Rose apple or commonly known as Chambakka is everyone’s favourite fruit. Climbing on trees and plucking chambakka is everyone’s childhood nostalgia. Not only children even adults love eating this fruit especially with salt and chilly powder. It’s Chambakka season and you would even love a chambakka wine just like the way you love this fruit.
- Prep. time – 30 mins
- Cook time – 15 mins
- Passive time – 21 days
- servings – 2 litres
- Rose apple/Chambakka – 1kg
- Water – 1 litre
- Yeast – 1/2 tsp
- Sugar – 1 kg
- Rock sugar/ Kalkandam – 250 gm
- Boil the water and keep it aside to cool down.
- Wash the rose apples/ chambakka in clean water. Spread them on a dry and clean cloth for some time to get perfectly dried.
- After drying, cut them into half and remove the seeds.
- Put these pieces, sugar, yeast and water into a big clean sterilized Bharani / ceramic jar. Add 1kg of sugar. Cover the lid with a cloth and tie it with a string.
- Stir this mixture every day using a wooden spatula/spoon. After 11 days add 250 gm of rock sugar to this wine and mix it well until the sugar dissolves. Keep it untouched for 11 more days.
- On the 21st day open and strain it using a muslin cloth into a clean vessel. Do not squeeze the sediments.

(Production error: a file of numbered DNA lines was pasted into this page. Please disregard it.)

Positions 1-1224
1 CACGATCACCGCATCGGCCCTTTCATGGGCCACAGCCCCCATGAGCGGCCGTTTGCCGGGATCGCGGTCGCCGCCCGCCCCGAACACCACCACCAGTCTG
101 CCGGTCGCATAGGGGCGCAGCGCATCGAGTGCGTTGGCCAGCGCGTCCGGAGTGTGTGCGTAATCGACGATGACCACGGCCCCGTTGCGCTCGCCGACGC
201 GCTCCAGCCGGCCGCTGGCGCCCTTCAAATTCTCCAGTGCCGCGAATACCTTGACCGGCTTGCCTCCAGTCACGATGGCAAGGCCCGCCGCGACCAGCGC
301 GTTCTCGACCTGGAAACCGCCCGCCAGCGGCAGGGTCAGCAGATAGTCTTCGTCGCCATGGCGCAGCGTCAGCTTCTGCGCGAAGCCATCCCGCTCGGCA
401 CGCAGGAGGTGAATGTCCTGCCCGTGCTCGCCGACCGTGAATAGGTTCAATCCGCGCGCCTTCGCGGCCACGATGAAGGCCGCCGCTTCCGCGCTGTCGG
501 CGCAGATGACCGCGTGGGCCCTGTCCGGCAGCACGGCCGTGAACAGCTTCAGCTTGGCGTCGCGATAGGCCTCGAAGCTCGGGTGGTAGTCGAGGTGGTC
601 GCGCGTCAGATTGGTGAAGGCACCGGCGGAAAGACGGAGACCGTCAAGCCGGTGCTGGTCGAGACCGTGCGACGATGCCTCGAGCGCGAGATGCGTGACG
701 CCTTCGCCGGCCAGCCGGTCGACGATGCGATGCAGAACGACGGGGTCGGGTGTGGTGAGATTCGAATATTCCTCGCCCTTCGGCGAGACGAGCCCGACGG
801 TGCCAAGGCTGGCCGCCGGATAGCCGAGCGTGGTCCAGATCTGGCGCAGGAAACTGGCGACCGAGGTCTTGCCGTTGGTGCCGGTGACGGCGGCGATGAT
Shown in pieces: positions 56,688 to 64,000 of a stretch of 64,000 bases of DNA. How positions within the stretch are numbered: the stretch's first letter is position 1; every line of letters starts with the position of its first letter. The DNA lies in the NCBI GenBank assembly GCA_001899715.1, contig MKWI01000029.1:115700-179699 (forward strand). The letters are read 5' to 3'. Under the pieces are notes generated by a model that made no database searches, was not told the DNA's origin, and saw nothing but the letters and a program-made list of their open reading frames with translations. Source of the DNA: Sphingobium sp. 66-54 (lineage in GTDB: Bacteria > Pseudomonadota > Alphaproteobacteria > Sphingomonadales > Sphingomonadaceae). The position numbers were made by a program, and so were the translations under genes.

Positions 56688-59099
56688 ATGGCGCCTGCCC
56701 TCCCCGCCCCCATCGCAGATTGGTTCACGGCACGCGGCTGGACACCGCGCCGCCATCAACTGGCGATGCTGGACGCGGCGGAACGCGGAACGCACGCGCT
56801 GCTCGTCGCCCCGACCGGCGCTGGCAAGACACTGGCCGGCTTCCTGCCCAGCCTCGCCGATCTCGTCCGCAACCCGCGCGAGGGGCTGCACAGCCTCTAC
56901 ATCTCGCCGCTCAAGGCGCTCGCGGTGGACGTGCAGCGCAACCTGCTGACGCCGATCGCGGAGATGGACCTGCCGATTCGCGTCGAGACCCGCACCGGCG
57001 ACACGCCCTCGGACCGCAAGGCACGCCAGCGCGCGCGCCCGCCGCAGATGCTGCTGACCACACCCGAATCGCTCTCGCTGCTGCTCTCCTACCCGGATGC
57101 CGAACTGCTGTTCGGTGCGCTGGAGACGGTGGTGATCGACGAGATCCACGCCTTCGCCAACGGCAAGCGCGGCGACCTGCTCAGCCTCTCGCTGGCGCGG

- Now pour it into clean dried bottles and Rose apple wine is ready to be used.
A word of caution:
- Sterilize –always wash all the utensils and bottles to be used with soap first then wash again with hot water. Thoroughly dry the bottles and lids under the sun to avoid moisture.
- Never fill the jar till the top as the wine’s quantity increases with fermentation. Fill only till 3/4th of the jar.
- The strength of wine becomes higher if the quantity of water is reduced. As the wine matures it gets really strong.
- The wine can be played around with sweetness, it can be increased or decreased depending on your need.
- Always store the wine for fermenting in a cool dark place (not fridge). If you live in a hot place then store it in the kitchen cabinet away from any heat source. If you live in a cold place then store it near the cabinet closest to the oven. You can keep it in a fridge after the wine is fully prepared.
- You may see a few bubbles and froth on the sides of the bottle which is fine but before using, check if there is any bacteria layer formed on the top and also the taste. It should be sweet with a nice fruity smell. If it tastes sour and smells like vinegar, then you have gone wrong somewhere and you cannot do anything other than throwing it away.
- Always keep in mind that a wine that has turned sour cannot be saved!!